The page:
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Business development under capitalist accumulation in Tanzania

This cross-country project will trace the evolution of such local firms and analyse their impact on growth in their respective sectors. It will attempt to isolate proactive policy from their experiences to help reduce the need for collusion along with providing the correct incentives for local firms that want to invest.

Business groups in Nigeria

This cross-country project will trace the evolution of such local firms and analyse their impact on growth in their respective sectors. It will attempt to isolate proactive policy from their experiences to help reduce the need for collusion along with providing the correct incentives for local firms that want to invest.

Extractives in Nigeria

Analysis suggests systemic reform will be difficult to achieve in extractives in Nigeria given the distribution of power. Our approach will be to collect data and map the interdependent network of policies and rents in force in the sector. This will help us gain a much clearer idea of where the capture takes place and the extent of the damage.

Fertilisers in Nigeria

This project will examine centralised and technology-enhanced distribution modalities that have recently been introduced into fertiliser subsidy programmes in Nigeria and Tanzania - two of the largest in Africa. While the new distribution modalities are intended to reduce leakage of vouchers via local government administrations through bypassing intermediations, they present their own challenges.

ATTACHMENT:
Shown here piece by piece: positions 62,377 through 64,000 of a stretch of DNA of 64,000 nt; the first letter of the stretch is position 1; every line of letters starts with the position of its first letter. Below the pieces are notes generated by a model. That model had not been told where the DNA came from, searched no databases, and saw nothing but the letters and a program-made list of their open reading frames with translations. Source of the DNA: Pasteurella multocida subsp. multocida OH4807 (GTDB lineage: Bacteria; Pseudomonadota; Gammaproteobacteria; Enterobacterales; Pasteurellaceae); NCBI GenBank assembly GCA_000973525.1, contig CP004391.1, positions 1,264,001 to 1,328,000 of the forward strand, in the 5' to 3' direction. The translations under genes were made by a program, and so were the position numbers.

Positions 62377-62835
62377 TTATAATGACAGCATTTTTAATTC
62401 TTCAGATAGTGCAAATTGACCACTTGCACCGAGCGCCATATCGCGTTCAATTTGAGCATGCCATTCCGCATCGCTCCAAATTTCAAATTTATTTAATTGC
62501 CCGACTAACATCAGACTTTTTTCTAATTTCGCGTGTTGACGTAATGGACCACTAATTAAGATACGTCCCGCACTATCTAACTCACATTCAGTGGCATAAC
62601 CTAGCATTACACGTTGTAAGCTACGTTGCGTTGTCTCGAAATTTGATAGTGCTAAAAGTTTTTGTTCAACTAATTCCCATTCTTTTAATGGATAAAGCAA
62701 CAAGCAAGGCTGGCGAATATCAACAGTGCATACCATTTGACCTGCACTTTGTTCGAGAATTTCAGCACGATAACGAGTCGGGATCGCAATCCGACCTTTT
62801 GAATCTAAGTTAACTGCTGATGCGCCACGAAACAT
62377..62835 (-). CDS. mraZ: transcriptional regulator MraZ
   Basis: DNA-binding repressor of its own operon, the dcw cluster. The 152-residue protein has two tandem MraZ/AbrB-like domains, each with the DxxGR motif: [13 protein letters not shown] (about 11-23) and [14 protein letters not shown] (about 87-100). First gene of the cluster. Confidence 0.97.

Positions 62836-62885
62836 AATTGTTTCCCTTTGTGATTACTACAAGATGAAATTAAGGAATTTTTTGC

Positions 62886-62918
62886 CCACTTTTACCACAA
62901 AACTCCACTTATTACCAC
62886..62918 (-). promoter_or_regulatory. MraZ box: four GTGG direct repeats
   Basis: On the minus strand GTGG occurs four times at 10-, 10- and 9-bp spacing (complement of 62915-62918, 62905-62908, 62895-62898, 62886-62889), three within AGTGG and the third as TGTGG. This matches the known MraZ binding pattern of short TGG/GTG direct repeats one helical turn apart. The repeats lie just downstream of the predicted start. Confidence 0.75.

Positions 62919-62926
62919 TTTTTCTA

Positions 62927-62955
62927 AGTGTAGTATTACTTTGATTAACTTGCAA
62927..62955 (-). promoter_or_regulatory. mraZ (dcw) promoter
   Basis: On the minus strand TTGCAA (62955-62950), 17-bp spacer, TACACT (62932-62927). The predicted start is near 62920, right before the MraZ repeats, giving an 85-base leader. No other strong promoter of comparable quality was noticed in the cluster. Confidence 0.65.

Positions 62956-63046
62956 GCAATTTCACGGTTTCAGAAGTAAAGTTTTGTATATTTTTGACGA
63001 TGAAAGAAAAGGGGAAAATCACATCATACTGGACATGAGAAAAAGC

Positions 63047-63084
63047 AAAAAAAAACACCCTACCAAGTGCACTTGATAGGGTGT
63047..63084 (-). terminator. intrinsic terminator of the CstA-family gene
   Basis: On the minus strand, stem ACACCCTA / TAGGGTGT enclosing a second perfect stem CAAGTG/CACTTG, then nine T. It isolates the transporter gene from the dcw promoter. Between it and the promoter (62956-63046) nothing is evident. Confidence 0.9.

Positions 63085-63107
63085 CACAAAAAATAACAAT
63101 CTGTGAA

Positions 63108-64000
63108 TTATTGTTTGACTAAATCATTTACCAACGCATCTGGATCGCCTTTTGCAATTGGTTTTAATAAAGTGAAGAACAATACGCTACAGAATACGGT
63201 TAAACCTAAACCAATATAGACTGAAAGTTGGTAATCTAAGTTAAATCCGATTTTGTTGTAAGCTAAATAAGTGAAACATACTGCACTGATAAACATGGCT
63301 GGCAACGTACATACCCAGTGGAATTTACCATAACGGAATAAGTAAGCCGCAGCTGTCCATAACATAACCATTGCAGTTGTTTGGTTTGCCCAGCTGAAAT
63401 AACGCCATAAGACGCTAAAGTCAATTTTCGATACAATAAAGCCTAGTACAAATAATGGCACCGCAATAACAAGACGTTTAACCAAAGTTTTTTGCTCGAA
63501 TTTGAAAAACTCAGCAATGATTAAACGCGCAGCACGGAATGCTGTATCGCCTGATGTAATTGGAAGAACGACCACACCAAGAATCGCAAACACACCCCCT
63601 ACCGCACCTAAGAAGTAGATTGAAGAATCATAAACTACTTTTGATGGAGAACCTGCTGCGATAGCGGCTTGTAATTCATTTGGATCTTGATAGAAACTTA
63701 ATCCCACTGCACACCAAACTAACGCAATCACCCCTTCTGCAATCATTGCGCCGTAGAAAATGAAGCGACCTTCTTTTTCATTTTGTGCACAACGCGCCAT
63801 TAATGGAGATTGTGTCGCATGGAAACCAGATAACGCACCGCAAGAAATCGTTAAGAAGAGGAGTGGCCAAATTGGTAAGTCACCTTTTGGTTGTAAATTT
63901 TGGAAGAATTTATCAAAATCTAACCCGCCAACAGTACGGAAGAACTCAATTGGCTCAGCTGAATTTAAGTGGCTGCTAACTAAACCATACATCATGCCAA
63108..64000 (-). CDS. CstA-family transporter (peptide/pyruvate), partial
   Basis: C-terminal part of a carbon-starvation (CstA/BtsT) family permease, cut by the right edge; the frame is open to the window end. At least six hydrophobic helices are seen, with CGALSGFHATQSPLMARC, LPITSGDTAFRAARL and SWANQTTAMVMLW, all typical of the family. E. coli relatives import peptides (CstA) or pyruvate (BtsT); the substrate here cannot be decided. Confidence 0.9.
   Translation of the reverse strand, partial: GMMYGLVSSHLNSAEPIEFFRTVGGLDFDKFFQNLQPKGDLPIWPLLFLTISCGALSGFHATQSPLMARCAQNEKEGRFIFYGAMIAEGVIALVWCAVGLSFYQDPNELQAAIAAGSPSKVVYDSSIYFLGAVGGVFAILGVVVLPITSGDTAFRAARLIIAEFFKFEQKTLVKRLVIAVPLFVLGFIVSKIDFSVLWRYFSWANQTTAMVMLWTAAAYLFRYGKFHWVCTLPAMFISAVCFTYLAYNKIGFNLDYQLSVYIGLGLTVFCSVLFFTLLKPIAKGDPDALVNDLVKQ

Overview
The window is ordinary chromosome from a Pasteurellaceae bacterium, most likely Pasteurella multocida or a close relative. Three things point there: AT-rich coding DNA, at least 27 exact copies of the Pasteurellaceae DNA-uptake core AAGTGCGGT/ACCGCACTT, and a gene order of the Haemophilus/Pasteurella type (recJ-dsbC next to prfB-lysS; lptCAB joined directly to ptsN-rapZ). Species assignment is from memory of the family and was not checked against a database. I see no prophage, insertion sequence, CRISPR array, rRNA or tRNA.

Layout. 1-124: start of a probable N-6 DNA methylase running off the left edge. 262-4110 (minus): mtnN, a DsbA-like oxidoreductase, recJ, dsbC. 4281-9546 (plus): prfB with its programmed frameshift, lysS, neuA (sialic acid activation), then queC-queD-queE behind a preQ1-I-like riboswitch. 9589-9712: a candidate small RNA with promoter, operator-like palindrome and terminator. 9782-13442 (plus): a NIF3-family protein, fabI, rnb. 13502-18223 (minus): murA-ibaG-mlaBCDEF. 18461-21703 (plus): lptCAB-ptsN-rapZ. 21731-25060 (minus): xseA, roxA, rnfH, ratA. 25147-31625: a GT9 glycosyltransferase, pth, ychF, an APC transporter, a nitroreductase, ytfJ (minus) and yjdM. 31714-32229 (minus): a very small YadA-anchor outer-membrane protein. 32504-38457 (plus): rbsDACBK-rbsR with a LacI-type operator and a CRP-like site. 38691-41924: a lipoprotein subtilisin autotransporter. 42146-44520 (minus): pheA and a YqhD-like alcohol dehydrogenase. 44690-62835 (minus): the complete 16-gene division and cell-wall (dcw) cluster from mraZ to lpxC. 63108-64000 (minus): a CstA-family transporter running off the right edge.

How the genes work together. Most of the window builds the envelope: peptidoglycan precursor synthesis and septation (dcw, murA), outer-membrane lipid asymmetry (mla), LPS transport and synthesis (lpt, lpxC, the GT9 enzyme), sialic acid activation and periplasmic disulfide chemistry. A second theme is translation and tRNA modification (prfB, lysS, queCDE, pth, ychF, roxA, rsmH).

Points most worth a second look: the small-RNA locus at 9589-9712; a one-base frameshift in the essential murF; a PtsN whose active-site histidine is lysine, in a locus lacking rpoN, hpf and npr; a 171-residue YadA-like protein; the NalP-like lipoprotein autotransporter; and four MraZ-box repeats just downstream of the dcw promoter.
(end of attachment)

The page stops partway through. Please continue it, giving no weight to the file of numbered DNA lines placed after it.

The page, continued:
Skills in Tanzania

The shortage of technical skills in Tanzania has been one of the most fundamental constraints to its industrial development. Vocational training institutions are funded by a skills levy collected by the Tanzanian Revenue Authority. One third of the skills levy is spent on Technical Vocational Education and Training (TVET), while two thirds remain with the government.

Skills in Bangladesh

Overall, the performance of skills training programmes in Bangladesh has been poor. But some targeted programmes have done well because they have addressed relevant market failures with targeted funding and appropriate governance structures.

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